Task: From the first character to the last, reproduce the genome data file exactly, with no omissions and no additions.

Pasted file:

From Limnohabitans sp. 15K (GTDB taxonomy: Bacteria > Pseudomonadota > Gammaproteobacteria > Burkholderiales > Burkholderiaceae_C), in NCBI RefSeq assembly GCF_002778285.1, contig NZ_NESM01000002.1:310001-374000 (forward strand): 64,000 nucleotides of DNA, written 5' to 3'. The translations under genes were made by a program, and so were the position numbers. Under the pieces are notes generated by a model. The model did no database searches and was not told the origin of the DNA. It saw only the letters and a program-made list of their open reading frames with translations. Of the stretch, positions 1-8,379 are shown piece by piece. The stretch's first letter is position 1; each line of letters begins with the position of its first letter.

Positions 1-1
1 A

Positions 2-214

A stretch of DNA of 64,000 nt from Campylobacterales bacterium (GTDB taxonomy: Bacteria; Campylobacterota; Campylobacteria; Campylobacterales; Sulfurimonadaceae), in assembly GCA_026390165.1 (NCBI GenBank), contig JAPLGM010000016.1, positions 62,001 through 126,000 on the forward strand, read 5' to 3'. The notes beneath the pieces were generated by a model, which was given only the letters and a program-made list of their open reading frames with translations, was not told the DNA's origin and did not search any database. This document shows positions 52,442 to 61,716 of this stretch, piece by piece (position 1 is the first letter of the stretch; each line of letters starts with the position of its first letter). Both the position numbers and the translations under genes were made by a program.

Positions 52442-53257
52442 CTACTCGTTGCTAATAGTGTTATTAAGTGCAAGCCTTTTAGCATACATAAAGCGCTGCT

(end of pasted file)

From Limnohabitans sp. 15K (GTDB taxonomy: Bacteria > Pseudomonadota > Gammaproteobacteria > Burkholderiales > Burkholderiaceae_C), in NCBI RefSeq assembly GCF_002778285.1, contig NZ_NESM01000002.1:310001-374000 (forward strand): 64,000 nucleotides of DNA, written 5' to 3'. The translations under genes were made by a program, and so were the position numbers. Under the pieces are notes generated by a model. The model did no database searches and was not told the origin of the DNA. It saw only the letters and a program-made list of their open reading frames with translations. Of the stretch, positions 1-8,379 are shown piece by piece. The stretch's first letter is position 1; each line of letters begins with the position of its first letter.

Positions 1-1
1 A

Positions 2-214

A stretch of DNA of 64,000 nt from Campylobacterales bacterium (GTDB taxonomy: Bacteria; Campylobacterota; Campylobacteria; Campylobacterales; Sulfurimonadaceae), in assembly GCA_026390165.1 (NCBI GenBank), contig JAPLGM010000016.1, positions 62,001 through 126,000 on the forward strand, read 5' to 3'. The notes beneath the pieces were generated by a model, which was given only the letters and a program-made list of their open reading frames with translations, was not told the DNA's origin and did not search any database. This document shows positions 52,442 to 61,716 of this stretch, piece by piece (position 1 is the first letter of the stretch; each line of letters starts with the position of its first letter). Both the position numbers and the translations under genes were made by a program.

Positions 52442-53257
52442 CTACTCGTTGCTAATAGTGTTATTAAGTGCAAGCCTTTTAGCATACATAAAGCGCTGCT